I know Scott Apel quite well and I am totally convinced he is not crazy and not a liar. In any case, such webs of dream-and-synchronicity are very common in certain groups; for instance, patients in Jungian therapy, acid-heads, students of yoga or Cabala, and artists and poets are particularly prone to this kind of experience. But even scientists have occasionally endured such spooky interminglings of dream and reality (Wolfgang Pauli, Nobel laureate in physics, is a notable case).
Scott Apel concludes that the evidence of his dreams and synchronicities, the analogous case of Ray Nelson’s dream-contact with Phil, and a few ambiguous seances in which Scott attempted to contact Phil Dick directly, all add up to a good argument for the survival of the individual consciousness after death. You can think what you want about that. The data remains fascinating whatever way you choose to interpret it.
One of the most suggestive anecdotes in The Dream Connection happened before Phil’s death, by the way. Phil had once told Scott of a dream in which he was told that he would be contacted by a certain woman who was an agent of an underground society of humans who are in communion with the extraterrestrials who are manipulating events on this planet to save us from catastrophe. Just before his death, Phil said he had finally received a letter from a woman who fit the description of the promised messenger from Higher Powers. Nobody has yet shed light on whether Phil met her or what happened if he did meet her. (In Radio Free Albemuth, the Phil Dick character does meet her, and then they are both killed by the Secret Police…)
Concluding matter in this anthology contains a letter about Phil’s philosophy by Theodore Sturgeon, a copy of Phil’s Gnostic epistle about Christ being alive in Sri Lanka, and an afterward by myself in which I give a Jungian and somewhat Buddhist interpretation to the events Scott prefers to interpret within the models of Christian Spiritualism. The metaphors may be a matter of taste. Those trained in shamanism would say that Phil Dick was a man of Power and his Power lingers in the world his body has left.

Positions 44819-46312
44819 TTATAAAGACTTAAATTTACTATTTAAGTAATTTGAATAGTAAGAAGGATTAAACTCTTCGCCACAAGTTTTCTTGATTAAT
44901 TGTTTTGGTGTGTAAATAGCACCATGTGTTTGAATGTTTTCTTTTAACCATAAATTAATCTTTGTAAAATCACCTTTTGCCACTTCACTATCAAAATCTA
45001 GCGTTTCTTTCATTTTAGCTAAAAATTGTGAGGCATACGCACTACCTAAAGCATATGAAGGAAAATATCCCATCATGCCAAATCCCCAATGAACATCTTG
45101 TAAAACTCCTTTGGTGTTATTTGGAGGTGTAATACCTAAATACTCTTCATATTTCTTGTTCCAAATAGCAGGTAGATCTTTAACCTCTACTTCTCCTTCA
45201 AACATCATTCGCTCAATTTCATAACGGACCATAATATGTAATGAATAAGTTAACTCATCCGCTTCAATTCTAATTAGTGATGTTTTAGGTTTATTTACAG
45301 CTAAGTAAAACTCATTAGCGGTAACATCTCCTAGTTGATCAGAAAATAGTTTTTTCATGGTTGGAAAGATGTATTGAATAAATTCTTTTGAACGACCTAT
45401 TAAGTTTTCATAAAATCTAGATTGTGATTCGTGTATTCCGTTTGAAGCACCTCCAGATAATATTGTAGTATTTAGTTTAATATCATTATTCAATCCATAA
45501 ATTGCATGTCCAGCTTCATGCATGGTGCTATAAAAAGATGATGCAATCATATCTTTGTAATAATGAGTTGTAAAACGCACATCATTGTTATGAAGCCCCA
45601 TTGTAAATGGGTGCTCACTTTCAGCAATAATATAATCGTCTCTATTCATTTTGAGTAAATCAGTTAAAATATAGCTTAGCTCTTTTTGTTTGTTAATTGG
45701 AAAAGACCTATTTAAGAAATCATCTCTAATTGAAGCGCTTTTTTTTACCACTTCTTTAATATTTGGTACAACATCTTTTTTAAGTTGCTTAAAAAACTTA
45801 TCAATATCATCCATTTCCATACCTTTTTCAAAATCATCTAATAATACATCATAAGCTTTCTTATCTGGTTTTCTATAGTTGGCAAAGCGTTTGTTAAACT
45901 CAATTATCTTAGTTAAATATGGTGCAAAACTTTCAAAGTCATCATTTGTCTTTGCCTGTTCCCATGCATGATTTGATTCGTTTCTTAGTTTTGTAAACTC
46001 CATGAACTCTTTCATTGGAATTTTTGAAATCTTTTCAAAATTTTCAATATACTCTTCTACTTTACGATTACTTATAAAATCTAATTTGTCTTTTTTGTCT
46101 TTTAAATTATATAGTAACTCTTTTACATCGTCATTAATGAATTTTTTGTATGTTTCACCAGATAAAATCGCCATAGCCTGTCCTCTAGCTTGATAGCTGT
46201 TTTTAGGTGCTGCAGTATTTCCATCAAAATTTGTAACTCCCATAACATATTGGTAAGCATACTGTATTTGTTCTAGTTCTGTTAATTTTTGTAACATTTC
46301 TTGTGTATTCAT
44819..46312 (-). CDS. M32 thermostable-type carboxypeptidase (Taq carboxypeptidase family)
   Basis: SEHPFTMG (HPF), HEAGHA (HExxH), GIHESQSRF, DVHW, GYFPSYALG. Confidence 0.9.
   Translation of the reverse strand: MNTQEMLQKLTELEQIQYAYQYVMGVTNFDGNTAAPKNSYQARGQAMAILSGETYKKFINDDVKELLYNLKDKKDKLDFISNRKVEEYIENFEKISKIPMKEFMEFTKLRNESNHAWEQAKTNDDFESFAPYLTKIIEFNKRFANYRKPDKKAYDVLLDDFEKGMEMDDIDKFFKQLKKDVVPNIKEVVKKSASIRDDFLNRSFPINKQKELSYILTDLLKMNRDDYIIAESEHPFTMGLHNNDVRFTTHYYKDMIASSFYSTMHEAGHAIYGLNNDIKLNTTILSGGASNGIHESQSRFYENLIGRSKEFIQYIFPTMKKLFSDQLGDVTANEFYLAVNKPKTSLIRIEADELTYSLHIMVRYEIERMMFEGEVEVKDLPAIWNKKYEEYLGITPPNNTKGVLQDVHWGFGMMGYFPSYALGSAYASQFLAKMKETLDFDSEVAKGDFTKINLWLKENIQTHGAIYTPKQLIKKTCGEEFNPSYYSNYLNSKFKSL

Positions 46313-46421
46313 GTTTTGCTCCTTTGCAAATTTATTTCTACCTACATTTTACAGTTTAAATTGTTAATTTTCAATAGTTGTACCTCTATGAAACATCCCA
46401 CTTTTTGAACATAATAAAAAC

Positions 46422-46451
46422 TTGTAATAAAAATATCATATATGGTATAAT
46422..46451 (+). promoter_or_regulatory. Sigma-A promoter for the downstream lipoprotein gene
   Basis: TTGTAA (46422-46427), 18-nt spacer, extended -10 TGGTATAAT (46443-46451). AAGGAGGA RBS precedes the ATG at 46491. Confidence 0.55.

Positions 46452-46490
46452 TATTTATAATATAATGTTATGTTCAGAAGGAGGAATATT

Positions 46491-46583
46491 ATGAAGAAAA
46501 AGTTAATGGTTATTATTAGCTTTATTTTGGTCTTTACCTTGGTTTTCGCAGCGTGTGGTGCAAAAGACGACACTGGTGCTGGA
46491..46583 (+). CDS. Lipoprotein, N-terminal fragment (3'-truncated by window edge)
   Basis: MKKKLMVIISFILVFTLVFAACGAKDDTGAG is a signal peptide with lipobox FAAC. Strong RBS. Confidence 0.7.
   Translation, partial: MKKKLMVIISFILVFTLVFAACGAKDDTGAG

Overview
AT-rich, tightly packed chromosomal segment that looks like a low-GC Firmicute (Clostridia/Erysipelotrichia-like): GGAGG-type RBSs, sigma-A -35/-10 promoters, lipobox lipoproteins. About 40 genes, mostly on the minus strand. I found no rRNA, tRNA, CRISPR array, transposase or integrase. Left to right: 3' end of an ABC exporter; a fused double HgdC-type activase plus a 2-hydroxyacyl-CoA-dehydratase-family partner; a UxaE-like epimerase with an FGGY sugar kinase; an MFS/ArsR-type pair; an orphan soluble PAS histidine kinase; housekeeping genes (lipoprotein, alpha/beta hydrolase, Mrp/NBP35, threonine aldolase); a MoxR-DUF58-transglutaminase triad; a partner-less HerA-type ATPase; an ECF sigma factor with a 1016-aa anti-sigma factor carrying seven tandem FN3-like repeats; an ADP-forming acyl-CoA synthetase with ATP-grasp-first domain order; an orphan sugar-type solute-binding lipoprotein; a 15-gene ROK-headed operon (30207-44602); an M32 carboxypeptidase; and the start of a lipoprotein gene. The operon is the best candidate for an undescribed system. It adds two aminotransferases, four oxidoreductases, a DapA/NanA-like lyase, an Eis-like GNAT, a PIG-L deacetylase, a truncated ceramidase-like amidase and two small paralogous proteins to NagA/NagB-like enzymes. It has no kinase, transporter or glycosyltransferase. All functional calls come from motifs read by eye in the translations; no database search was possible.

There are more books about Phil Dick coming out every few months, it seems. Few of them, so far, have shown as much insight and empathy as this anthology by Scott Apel. For a while at least, Scott’s book will be the definitive work on the science fiction writer who became as much of a mind-bender as his own most imaginative novels.
What are we to make of the case of Philip K. Dick? I have thought a lot about that since Phil first told me of his “out of body/out of mind” experiences at a sci-fi convention in 1977, and my comments in Scott’s book are not my final thoughts by any means. Somehow, I keep circling back to the allegory in VALIS — a variation on the theme we have already encountered in “The Eye of the Sibyl.”
In VALIS, the last 2000 years of history never happened. Certain evil forces, never quite defined, have placed us in deep hypnosis and we do not realize that we are actually still living in the Roman Empire. One man, Horselover Fat, discovers the truth, but his friends all think he is crazy and try to persuade him to be “cured.”
Yet, while these brainwashed subjects continue to hallucinate Richard Nixon and the CIA and moon-rockets and Bubble Gum Rock and so forth, Fat alone sees what is really happening: the Roman Empire survives, and slavery and madness and sadism survive as they always have. We are governed by Caligula and his kith and kin; the people of gnosis (the awakened) are being thrown to the lions every day. We do not see the mass murder going on, but retain dream-distorted images of part of the genocide: the assassinations of John and Bobby Kennedy, Martin Luther King Jr., John Lennon…
Somehow I think all Phil’s theorizing about extraterrestrials and parallel universes were attempts to put into words the same urgent insight that Horselover Fat conveys by insisting, over and over, “The Empire never ended.”
Similarly, in Radio Free Albemuth the United States appears to have been taken over by an anti-Communist dictatorship, and all sorts of Communists or alleged Communists are being locked up in concentration camps. This sounds like a ghastly parody of the Joe McCarthy era, but then comes the typical Phil Dick switch. The dictatorship is actually run by the Communists and the persons exterminated are not Communists after all but Christians. Grok? The Empire never ended.
If I may offer my own exegesis: Phil’s visions are telling us that people who claim to be Christians (and especially the ones who claim to be anti-Communist) are not true Christians at all; the true Christians, or gnostics, have been driven underground and hide below the surface of our civilization, which is a Black Iron Prison to those who have awakened enough to see a bit of what is really going on. The last 2000 years have been a nightmare, and in a sense never happened. The Redeemer is alive, either in Sri Lanka, or in the whole ecosphere (Phil gave both versions in the same letter). This summary contains the parts of Phil Dick’s revelation that seemed most important to him. I think Phil’s vision is most important to all of us, whether we accept it literally or interpret it as an allegory.
Scott Apel has done a marvelous job of taking us to a Disneyland of the Illuminati, and Phil Dick’s spirit is indeed alive and brilliantly shining in this mind-boggling book.